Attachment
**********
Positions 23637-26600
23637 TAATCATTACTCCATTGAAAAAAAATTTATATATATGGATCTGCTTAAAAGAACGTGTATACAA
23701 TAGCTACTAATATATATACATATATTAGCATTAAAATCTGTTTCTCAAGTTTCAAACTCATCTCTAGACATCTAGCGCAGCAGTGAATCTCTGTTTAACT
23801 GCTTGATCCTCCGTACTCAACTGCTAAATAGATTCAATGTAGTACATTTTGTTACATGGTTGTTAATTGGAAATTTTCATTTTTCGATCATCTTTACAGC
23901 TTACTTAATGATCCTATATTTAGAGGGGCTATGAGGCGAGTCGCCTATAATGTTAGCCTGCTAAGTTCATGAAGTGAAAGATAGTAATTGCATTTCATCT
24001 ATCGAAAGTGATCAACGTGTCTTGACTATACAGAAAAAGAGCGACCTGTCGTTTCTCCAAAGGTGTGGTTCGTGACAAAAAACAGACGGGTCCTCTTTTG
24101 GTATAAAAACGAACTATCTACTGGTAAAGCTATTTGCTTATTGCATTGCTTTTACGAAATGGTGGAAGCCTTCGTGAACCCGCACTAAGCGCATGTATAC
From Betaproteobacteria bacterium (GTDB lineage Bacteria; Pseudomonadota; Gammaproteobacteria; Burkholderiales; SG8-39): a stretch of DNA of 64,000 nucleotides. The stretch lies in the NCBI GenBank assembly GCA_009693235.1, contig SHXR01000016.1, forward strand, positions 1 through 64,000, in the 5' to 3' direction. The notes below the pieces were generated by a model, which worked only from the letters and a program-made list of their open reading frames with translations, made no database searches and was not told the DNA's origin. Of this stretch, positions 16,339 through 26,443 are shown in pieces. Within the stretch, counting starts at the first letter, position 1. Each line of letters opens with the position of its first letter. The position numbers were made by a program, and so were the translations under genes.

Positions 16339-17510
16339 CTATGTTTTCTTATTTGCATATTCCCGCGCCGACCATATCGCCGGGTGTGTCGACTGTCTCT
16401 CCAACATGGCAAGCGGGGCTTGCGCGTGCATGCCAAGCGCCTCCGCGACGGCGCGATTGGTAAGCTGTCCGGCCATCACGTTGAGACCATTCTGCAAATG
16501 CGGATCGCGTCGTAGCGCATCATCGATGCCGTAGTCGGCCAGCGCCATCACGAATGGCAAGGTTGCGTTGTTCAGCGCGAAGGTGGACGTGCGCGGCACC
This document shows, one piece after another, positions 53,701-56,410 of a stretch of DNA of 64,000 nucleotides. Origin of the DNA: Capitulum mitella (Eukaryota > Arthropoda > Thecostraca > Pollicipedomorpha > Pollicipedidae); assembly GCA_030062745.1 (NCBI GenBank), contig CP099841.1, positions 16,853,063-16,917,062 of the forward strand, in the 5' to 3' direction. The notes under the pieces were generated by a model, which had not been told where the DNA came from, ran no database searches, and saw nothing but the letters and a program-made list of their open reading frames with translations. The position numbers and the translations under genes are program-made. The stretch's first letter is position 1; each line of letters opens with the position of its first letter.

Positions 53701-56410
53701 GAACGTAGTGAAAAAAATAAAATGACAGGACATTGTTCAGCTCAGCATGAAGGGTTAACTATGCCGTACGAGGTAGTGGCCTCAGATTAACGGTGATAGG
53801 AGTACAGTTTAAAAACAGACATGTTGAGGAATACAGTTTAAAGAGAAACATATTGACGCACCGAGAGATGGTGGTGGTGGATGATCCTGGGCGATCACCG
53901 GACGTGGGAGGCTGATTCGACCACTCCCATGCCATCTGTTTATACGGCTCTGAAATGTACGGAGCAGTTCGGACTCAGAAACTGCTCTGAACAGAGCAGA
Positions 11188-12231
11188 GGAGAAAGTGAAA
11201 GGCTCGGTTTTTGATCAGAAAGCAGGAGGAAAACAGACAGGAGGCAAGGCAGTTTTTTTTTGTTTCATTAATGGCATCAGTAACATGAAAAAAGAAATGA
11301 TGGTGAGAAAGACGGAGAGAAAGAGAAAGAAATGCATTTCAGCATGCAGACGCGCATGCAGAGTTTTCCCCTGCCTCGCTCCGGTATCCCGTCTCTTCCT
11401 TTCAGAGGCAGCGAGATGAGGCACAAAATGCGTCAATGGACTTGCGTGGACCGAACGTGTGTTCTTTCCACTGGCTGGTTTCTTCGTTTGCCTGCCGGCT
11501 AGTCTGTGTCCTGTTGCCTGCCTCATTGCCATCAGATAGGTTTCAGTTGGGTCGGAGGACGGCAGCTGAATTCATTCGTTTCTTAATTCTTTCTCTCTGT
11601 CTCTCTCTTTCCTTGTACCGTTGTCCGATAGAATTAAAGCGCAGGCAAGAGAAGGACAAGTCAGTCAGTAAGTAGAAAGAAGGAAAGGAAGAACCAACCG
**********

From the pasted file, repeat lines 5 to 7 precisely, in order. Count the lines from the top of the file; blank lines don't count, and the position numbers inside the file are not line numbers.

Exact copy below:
23901 TTACTTAATGATCCTATATTTAGAGGGGCTATGAGGCGAGTCGCCTATAATGTTAGCCTGCTAAGTTCATGAAGTGAAAGATAGTAATTGCATTTCATCT
24001 ATCGAAAGTGATCAACGTGTCTTGACTATACAGAAAAAGAGCGACCTGTCGTTTCTCCAAAGGTGTGGTTCGTGACAAAAAACAGACGGGTCCTCTTTTG
24101 GTATAAAAACGAACTATCTACTGGTAAAGCTATTTGCTTATTGCATTGCTTTTACGAAATGGTGGAAGCCTTCGTGAACCCGCACTAAGCGCATGTATAC